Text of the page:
A day shy of the anniversary of the Paris attacks, Sting reopens Paris’ Bataclan theater and transforms The Bataclan back into what it always was – a concert venue. He started with a minute of silence for the 90 killed and dedicated the song “50,000” to David Bowie and Prince, among others. Unlike other mega stars who have been caught coming to their own concert late, Sting who is one of music’s biggest legends, came on stage promptly at 9 p.m. He began by honouring the victims that were killed when terrorists stormed that same theatre last November 13.
“We’ve got two important things to do tonight,” he said in French. “First, to remember and honour those who lost their lives in the attacks a year ago and to celebrate the life and the music of this historic venue.”
The British superstar then called for the minute of silence which proved to be an existential exhale for the tense crowd.
“We shall not forget them,” he said before launching into 1988’s “Fragile,” who’s lyrics read: “Nothing comes from violence and nothing ever could.” Before launching into “Message In a Bottle.”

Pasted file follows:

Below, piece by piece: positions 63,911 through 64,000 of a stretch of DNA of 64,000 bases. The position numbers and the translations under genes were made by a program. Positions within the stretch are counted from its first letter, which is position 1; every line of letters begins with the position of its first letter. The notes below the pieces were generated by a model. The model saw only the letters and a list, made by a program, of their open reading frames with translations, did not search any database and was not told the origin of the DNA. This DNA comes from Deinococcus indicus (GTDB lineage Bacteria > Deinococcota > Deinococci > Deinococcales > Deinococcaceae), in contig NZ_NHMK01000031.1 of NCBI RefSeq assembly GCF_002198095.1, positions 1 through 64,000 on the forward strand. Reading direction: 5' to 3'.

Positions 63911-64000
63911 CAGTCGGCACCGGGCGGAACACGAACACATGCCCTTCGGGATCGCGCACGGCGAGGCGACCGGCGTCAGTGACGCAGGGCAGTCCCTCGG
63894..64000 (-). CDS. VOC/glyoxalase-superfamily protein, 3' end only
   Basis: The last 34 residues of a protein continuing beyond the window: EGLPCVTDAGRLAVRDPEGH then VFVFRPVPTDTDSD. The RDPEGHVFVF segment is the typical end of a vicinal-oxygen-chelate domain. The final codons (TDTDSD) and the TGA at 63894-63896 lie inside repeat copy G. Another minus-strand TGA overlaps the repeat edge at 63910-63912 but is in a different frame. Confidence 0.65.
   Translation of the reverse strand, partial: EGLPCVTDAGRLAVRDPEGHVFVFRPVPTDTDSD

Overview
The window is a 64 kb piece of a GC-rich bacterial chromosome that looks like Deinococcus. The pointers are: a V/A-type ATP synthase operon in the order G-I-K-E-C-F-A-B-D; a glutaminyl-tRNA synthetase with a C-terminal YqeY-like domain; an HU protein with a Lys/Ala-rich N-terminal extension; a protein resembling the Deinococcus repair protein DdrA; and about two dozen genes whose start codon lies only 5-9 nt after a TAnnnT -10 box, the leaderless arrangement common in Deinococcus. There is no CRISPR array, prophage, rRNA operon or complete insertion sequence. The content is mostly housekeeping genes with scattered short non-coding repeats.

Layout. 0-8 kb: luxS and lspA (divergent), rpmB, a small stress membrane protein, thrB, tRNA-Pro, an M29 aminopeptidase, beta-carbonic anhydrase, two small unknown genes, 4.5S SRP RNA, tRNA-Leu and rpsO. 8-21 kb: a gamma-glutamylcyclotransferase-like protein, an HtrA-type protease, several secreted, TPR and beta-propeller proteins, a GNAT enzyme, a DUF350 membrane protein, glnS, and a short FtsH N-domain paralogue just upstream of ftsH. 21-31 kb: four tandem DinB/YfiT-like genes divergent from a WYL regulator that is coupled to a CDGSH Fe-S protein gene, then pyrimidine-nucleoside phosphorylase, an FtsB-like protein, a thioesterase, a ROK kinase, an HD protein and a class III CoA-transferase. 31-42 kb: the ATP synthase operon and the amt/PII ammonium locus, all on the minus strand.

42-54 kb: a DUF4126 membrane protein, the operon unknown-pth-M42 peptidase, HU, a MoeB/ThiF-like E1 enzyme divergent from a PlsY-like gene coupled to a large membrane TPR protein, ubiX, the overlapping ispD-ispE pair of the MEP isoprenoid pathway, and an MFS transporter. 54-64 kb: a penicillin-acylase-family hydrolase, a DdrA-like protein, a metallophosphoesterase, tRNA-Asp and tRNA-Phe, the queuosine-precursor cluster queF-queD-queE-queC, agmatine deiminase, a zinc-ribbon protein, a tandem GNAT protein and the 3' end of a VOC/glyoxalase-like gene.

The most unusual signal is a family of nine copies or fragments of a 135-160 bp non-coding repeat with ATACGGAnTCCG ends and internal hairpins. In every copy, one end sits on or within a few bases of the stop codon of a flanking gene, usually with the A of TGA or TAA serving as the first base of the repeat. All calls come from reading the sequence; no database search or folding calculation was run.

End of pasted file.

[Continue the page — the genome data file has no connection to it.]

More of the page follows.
If you’ve been noticing the lost of many great musicians this year, you are not alone. Sting listed all musical legends the world has lost this year: “David Bowie, Prince, Glenn Frey, Lemmy…” he said before the crowd shouted “Leonard Cohen!”
“And Leonard,” he added. “This is for them.” He dedicate “Fifty Thousand” from his new album 57th & 9th to the late musicians.
Sting surprised many by saying an Arabic word “Inshallah” but explained it is a “word of hope,” however, noting the current migrant crisis that is plaguing Europe.
“And now for rock ‘n’ roll,” he said, as he launched into “Petrol Head.”
The star commanded the stage in slim jeans and a tight grey T-shirt. Despite the many signs reminding the crowd of the ban on film and photos, much of the audience held up phones throughout the show.